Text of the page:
|2019-03-03||Der Tagesspiegel Interview with Peter and Harold Marcuse burial|
|2019-03-02||New book: Routledge Companion to the Frankfurt School Frankfurt School|
|2019-03-01||Dissonância special issue on Herbert Marcuse (in Portuguese) Portuguese Abromeit, John Nobre, Marcos|
|2019-02-25||Notes on Philosophy: reprint on 1963 essay in the Brandeis yearbook Brandeis|
|2019-01-20||New Anthology about One-Dimensional Man 50 Years On (2017) One-Dimensional Man Maley,Terry|
Announcing the 2019 Int'l Herbert Marcuse Society Conference
Oct 10-13, 2019 in Santa Barbara, CA. Call for papers due May 1st.
|2018-09-21||New book in Croatian by Maroje Višić: Critique and Resistance Croatian Višić, Maroje|
|2018-08-31||New book in Italian by Renata Bascelli: For a concrete philosophy Italian Bascelli, Renata|
|2018-06-10||New book by Charles Reitz: Ecology and Revolution Reitz, Charles|
|2018-06-09||Panel discussion of "Attempt at Liberation" at Linkes Forum Linkes Forum|
|2018-04-15||Lecture by Peter-Erwin Jansen: The absurd rationality of progress Jansen, Peter-Erwin|
Herbert Marcuse was born in Berlin on July 19, 1898. After completing his Ph.D. thesis at the University of Freiburg in 1922, he moved to Berlin, where he worked in the book trade. He returned to Freiburg in 1929 to write a habilitation (professor's dissertation) with Martin Heidegger. In 1933, since he would not be allowed to complete that project under the Nazis, Herbert began work at the Frankfurt Institute for Social Research, a Marxist-oriented think-tank (as we might say today).
He emigrated from Germany that same year, going first to Switzerland, then the United States, where he became a citizen in 1940. During World War II he worked for the US Office of Strategic Services (forerunner of the CIA), analyzing intelligence reports about Germany (1942-45-51). In 1952 Herbert began a university teaching career as a political theorist, first at Columbia and Harvard, then at Brandeis from 1954 to 1965, and finally (already retirement-age), at the University of California, San Diego.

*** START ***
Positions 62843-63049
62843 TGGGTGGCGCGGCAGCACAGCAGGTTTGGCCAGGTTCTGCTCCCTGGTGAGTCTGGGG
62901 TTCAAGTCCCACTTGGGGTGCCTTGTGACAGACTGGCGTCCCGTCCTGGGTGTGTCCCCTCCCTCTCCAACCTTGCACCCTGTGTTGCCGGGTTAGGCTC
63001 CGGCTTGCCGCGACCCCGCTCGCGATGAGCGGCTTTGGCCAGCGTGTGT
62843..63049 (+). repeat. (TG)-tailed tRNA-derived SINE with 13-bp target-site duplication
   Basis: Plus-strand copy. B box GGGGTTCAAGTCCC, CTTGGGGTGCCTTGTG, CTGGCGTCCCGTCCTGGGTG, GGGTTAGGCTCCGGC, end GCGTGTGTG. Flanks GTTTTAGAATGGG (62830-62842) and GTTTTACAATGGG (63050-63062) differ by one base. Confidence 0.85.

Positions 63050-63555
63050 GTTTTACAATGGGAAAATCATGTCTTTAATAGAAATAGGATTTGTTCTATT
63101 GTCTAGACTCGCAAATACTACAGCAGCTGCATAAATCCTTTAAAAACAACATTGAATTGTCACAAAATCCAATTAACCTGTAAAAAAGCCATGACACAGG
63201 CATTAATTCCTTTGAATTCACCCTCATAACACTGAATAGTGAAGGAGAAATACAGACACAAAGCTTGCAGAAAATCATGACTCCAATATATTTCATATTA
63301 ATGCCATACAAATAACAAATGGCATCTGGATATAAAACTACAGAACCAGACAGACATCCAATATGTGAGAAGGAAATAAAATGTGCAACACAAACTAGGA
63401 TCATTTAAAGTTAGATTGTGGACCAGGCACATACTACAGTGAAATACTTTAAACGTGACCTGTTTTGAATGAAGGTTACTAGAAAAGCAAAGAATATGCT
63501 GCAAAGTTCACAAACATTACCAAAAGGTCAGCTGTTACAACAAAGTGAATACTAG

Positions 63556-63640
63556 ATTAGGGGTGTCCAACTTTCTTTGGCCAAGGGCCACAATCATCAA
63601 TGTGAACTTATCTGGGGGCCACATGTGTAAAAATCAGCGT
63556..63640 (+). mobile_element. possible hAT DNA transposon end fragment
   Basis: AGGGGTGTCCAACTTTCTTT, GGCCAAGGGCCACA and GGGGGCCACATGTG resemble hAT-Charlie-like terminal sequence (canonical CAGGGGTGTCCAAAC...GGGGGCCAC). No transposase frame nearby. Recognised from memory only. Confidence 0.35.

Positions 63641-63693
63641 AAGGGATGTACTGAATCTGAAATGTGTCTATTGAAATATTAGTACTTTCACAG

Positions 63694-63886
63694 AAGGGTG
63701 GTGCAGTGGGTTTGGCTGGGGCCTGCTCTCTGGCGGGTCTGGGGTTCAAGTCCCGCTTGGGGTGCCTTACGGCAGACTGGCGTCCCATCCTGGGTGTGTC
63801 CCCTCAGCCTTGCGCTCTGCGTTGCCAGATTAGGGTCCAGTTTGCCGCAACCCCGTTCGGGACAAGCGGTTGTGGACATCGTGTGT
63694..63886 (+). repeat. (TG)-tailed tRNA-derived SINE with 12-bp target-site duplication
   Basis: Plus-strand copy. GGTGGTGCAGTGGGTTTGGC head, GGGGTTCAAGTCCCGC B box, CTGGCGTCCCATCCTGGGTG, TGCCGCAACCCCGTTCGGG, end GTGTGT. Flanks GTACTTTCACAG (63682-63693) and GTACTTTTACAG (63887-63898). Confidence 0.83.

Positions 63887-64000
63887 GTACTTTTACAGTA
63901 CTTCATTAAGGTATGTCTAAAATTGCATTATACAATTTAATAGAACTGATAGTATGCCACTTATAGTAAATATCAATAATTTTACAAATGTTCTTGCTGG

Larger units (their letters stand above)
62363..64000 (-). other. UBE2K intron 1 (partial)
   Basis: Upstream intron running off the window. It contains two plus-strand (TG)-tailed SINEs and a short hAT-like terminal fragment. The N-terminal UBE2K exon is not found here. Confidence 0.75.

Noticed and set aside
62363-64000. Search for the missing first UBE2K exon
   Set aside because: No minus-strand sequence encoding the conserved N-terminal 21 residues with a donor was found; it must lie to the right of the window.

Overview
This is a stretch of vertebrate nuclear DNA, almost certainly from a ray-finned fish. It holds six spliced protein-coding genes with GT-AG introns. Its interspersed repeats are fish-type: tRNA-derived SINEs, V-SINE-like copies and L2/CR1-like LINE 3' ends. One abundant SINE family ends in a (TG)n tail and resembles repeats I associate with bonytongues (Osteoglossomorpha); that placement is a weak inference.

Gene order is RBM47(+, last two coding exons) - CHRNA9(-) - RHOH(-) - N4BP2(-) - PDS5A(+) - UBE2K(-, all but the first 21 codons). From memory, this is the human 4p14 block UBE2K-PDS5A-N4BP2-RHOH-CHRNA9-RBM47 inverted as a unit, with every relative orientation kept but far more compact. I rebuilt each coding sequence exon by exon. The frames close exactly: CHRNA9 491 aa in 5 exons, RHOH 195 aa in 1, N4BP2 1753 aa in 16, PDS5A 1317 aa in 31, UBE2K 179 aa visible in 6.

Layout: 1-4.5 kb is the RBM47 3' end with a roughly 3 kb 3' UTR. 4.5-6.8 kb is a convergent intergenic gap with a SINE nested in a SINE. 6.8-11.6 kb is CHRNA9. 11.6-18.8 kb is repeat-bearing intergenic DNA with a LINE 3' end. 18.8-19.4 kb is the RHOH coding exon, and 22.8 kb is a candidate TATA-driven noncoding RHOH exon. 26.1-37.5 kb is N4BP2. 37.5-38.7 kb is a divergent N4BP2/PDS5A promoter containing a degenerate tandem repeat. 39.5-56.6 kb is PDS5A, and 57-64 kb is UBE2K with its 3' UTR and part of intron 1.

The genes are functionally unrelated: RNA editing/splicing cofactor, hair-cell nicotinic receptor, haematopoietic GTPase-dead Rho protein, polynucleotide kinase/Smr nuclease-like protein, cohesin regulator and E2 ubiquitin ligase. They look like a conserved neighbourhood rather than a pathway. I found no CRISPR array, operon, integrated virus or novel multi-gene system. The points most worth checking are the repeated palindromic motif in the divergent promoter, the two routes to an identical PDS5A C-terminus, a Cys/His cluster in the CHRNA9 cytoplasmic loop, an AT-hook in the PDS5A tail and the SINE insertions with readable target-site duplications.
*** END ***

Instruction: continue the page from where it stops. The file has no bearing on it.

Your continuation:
His critiques of capitalist society (especially his 1955 synthesis of Marx and Freud, Eros and Civilization, and his 1964 book One-Dimensional Man) resonated with the concerns of the leftist student movement in the 1960s. Because of his willingness to engage seriously with (and support) student protesters, Herbert soon became known as "the father of the new left" (a term he disliked and rejected). He had many speaking engagements in the US and Europe in the late 1960s and in the 1970s. He died on July 29, 1979, after suffering a stroke during a visit to Germany.
|1941||Reason and Revolution|
|1955||Eros and Civilization|
|1964||One Dimensional Man|
|1969||An Essay on Liberation|
|1972||Counterrevolution and Revolt|
Where are Herbert's papers?
How can I obtain permission to publish some of Herbert's writings?
Do you have photographs of Herbert that be used for a publication, conference announcement, etc?
How did Herbert pronounce "Marcuse"?
Are we related?